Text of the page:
from recon.mixins.threads import ThreadingMixin
...
class Module(BaseModule, ThreadingMixin):
...
    def module_run(self, elements):
        var1 = something
        var2 = something_else
        self.thread(elements, var1, var2)

    # worker function
    def module_thread(self, element, var1, var2):
        ...
  • Execute module functionality within threads.

Some Recon-ng modules may require the use of popular search engines and social media resources with complex authentication schemes. Recon-ng provides developers with an easy way to create OAuth tokens and interact with popular APIs for resources like Twitter, Google, Bing, Shodan and Github.

from recon.mixins.twitter import TwitterMixin
...
class Module(BaseModule, TwitterMixin):
...
    meta = {
        ...
        'required_keys': ['twitter_api', 'twitter_secret'],
        ...
    }
...
self.search_twitter_api(payload)
  • Search Twitter using the Twitter API and return a list of the results.
    • payload is the search string submitted to the search API.
from recon.mixins.search import ShodanAPIMixin
...
class Module(BaseModule, ShodanAPIMixin):
...
    meta = {
        ...
        'required_keys': ['shodan_api'],
        ...
    }
...
self.search_shodan_api(query[, limit=0])
  • Search Shodan using the Shodan Search API and return a list of the results.
    • query is the search string submitted to the search API.
    • limit (optional) is the maximum number of results pages to return. A value of "0" returns all results.
from recon.mixins.search import BingAPIMixin
...
class Module(BaseModule, BingAPIMixin):
...
    meta = {
        ...
        'required_keys': ['bing_api'],
        ...
    }
...
self.search_bing_api(query[, limit=0])
  • Search Bing using the Bing Azure Search API and return a list of the results.
    • query is the search string submitted to the search API.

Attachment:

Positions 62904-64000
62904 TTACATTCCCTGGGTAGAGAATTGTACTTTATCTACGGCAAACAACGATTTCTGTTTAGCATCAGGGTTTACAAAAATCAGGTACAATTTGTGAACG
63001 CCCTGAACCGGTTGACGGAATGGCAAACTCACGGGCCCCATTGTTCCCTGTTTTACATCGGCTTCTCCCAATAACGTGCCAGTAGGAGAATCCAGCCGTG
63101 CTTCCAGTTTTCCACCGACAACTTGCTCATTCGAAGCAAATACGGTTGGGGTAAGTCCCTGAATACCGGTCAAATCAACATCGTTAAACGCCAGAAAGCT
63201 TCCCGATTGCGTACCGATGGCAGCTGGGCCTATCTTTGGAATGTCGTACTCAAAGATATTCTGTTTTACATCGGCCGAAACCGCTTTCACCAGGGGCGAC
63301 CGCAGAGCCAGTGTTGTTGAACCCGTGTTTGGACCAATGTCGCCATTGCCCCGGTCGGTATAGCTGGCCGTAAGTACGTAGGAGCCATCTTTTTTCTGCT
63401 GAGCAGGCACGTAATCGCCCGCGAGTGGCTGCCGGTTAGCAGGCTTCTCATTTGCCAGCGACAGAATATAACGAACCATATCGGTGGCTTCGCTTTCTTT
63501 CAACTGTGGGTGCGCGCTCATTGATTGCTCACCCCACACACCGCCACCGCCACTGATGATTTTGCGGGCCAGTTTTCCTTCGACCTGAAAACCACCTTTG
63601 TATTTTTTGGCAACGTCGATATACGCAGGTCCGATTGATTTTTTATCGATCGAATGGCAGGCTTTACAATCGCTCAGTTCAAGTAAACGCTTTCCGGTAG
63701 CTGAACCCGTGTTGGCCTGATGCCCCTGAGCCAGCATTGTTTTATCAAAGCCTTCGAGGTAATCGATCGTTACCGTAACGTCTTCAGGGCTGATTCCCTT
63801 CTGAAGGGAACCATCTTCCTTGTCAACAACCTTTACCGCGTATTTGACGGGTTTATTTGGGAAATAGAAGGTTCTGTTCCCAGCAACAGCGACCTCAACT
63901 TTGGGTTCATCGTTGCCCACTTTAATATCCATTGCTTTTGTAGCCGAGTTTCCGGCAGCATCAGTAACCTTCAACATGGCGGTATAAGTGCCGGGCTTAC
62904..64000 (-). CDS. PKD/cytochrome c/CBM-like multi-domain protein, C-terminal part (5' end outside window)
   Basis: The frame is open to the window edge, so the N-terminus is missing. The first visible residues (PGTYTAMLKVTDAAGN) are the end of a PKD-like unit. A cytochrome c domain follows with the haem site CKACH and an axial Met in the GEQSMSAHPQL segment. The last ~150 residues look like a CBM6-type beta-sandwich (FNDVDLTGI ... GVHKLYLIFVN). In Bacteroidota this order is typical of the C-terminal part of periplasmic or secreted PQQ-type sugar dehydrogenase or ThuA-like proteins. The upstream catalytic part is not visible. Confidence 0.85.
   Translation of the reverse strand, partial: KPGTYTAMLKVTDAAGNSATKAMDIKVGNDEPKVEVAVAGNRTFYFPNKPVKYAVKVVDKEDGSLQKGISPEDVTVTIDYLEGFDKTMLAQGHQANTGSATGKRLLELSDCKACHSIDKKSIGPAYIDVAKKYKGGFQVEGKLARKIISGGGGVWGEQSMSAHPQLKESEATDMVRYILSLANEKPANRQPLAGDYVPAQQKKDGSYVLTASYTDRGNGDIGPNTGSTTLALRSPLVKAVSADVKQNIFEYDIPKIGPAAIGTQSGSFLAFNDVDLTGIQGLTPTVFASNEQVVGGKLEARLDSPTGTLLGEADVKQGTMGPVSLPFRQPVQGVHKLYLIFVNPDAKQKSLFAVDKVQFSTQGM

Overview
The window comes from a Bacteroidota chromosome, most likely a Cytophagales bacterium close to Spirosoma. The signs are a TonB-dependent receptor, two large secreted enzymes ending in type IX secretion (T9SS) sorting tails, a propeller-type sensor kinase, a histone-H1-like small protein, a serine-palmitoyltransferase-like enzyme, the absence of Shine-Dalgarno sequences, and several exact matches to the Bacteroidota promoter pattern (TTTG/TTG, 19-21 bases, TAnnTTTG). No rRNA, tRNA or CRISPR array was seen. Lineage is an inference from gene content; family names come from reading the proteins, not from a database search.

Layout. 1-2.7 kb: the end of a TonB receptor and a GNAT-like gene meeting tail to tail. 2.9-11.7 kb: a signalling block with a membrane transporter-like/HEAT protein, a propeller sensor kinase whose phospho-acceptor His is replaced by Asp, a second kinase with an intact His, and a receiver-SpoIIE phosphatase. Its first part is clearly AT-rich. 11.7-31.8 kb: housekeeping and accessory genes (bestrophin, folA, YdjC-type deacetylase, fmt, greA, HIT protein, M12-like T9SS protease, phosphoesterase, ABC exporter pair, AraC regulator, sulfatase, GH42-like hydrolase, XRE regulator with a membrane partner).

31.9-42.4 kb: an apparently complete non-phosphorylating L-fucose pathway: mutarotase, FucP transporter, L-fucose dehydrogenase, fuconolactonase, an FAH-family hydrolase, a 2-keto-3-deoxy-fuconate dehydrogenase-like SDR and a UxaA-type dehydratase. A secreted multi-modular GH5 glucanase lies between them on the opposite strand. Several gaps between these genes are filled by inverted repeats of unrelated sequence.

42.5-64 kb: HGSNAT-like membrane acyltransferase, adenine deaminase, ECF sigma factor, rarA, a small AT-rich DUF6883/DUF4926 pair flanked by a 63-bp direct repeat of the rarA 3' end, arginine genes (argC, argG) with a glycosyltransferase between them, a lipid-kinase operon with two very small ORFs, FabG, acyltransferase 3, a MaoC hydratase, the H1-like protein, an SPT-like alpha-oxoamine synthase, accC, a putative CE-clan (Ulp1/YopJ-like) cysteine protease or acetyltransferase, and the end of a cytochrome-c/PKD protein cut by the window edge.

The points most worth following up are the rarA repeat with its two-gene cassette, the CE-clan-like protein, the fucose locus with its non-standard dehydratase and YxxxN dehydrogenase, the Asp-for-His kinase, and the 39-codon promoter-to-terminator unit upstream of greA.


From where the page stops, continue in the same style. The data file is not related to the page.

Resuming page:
• limit (optional) is the maximum number of results pages to return. A value of "0" returns all results.
from recon.mixins.search import GoogleAPIMixin
...
class Module(BaseModule, GoogleAPIMixin):
...
    meta = {
        ...
        'required_keys': ['google_api', 'google_cse'],
        ...
    }
...
self.search_google_api(query[, limit=0])
  • Search Google using the Google Custom Search Engine (CSE) API and return a list of the results.
    • query is the search string submitted to the search API.
    • limit (optional) is the maximum number of results pages to return. A value of "0" returns all results.
from recon.mixins.github import GithubMixin
...
class Module(BaseModule, GithubMixin):
...
    meta = {
        ...
        'required_keys': ['github_api'],
        ...
    }
...
self.query_github_api(endpoint[, payload, options])
  • Query the Github API and return a list of results.
    • endpoint is the API endpoint to query.
    • payload (optional) is a dictionary representing the expected payload for the chosen endpoint.
    • options (optional) is a dictionary of options available for the chosen endpoint.
from recon.mixins.github import GithubMixin
...
class Module(BaseModule, GithubMixin):
...
    meta = {
        ...
        'required_keys': ['github_api'],
        ...
    }
...
self.search_github_api(query):
  • Query the Github API Search endpoint and return a list of results.
    • query is the search string submitted to the search API.